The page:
Jeff Grisamore has spent virtually his entire career in the performance improvement field, but as the 21st Century dawned he and his company saw the need for a change.
“About eight years ago we made a decision to diversify the company,” he says, “and we started an in-house marketing communications/ad agency. We realized that in order for the promises made by performance improvement companies to be delivered, there had to be a communications component. Whether you’re trying to motivate an individual or a group, the success of the program has a lot more to do with communications than it does with the reward component alone.”
Now, in addition to the performance improvement component of its business, EGR International employs art directors, copy writers, graphic designers, web application experts and motion graphics and animation people. “We have this really dynamic agency competency that we can overlay onto our performance improvement programs,” Grisamore says. “That’s a huge differentiator for us from a lot of the traditional, mainline incentive companies.”
In fact, Grisamore says that over the course of the last four years EGR has been competing directly with major national ad agencies for a host of non-traditional, people performance programs.
EGR’s long experience in the performance improvement industry helps it stand out from some of the agencies it competes with because, as Grisamore says, “the one thing that we know that they don’t is people. Any agency can create something that looks good and communicates to people, but if you don’t know the people you’re communicating with, if you don’t know what makes them tick, then the best advertising in the world isn’t going to help.”
At the same time, the marketing communications component has been a big factor in EGR’s continued success as a performance improvement company, because performance improvement has evolved beyond “cajoling somebody to meet a sales objective,” as Grisamore says. “It’s about employee lifetime value and customer lifetime value – and that has everything to do with building a relationship with those audiences and very little to do with the reward. It has everything to do with relationships that are built over time.”
Grisamore sees EGR’s evolution as a response to challenges that the motivation and incentive industry as a whole has been dealing with in recent years. “I think there has been a broad-based recognition that it’s not all about the award,” he says. “For decades, the industry has tried to push that stone uphill – that we can change behavior through rewards. But now, with the economy and with what’s happening in global business, more companies are recognizing that it has less to do with the reward and a lot more to do with getting to know people and finding out what makes them tick.”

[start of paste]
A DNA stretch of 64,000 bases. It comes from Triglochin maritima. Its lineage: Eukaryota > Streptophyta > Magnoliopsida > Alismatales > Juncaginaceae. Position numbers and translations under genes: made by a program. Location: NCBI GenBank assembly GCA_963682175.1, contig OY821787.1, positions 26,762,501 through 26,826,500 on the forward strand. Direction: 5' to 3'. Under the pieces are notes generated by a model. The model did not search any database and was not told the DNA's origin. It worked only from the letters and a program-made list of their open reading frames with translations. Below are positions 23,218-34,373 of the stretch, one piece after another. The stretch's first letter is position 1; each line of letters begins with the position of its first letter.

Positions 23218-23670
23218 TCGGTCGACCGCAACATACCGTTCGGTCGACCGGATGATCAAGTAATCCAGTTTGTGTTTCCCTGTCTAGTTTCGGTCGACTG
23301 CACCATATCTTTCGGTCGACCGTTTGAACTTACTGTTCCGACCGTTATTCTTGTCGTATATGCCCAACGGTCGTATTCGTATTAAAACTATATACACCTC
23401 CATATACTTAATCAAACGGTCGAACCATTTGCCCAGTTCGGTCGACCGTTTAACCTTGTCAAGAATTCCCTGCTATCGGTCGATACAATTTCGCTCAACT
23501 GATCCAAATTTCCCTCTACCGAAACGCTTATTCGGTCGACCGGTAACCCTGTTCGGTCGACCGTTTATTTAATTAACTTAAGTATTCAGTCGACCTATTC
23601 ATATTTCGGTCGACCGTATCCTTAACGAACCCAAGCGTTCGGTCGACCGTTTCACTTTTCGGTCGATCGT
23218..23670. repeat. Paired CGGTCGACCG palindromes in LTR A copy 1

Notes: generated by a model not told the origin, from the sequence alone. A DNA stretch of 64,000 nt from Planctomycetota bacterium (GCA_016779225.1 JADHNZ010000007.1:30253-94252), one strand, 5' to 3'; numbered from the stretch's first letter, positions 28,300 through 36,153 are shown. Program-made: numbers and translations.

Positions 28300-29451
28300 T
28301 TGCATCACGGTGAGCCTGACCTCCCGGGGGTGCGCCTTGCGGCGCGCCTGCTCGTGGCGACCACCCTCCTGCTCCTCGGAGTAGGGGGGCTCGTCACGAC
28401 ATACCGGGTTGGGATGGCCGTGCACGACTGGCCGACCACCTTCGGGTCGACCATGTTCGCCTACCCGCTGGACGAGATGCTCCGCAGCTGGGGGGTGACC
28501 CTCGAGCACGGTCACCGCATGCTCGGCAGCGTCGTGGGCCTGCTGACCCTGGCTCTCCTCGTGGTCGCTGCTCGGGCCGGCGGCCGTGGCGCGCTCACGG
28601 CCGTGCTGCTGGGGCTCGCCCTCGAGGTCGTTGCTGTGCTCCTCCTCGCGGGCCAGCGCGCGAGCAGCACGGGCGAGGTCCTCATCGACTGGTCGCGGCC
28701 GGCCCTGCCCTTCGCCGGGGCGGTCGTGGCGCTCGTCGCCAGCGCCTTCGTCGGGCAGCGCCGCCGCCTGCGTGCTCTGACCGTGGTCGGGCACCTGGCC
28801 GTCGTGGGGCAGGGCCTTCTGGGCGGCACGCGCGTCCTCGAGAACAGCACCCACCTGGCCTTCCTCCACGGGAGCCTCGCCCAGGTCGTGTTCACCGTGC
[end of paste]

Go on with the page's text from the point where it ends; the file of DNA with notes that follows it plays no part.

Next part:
Grisamore sums it up like this: “Awards are certainly an important arrow in the quiver, but they’re not the most important arrow. And that’s the big change that has happened.”
The work of organizations like the Forum for People Performance Management and Measurement and the Enterprise Engagement Alliance, says Grisamore, are helping to validate and facilitate that change for many in the motivation and incentive industry. “Those organizations are indicative that there’s a sea change happening, and I think it’s a real compliment to our industry that we’re undertaking that self-analysis – starting to drill down to find out what this is really all about.”
In particular, he says, “the Enterprise Engagement Alliance – with partners like Gallup and the Peppers & Rogers Group – is going to help our industry chart an important new course.” And Grisamore feels that course is likely to involve a “dynamic, multi-faceted and highly complex approach to customer lifetime value and employee lifetime value. It will have to do with how companies can approach their customers and employees to partner with them, and how they can give them access to ideas, tools and resources they want and need.”
As far as EGR International is concerned, “We’re going to continue to reinforce our leadership in the performance improvement space, while at the same time continue to invest heavily in new technology, new media and new agency competencies that will allow us to deliver the promises that our clients need to have delivered to constituents,” explains Grisamore.
In particular, he says, the company will seek to make itself an even more significant player in the interactive space. “Interactivity – as opposed to one-way communication – is going to become more important, and clients are going to be seeking a dialog with their key constituents,” notes Grisamore, “and interactivity, interactive exchanges, social networking and other new media allow you to do that. Our general premise is that it’s all about new ways to reach out and communicate and enlist and create dialog. That’s the solution we believe in.”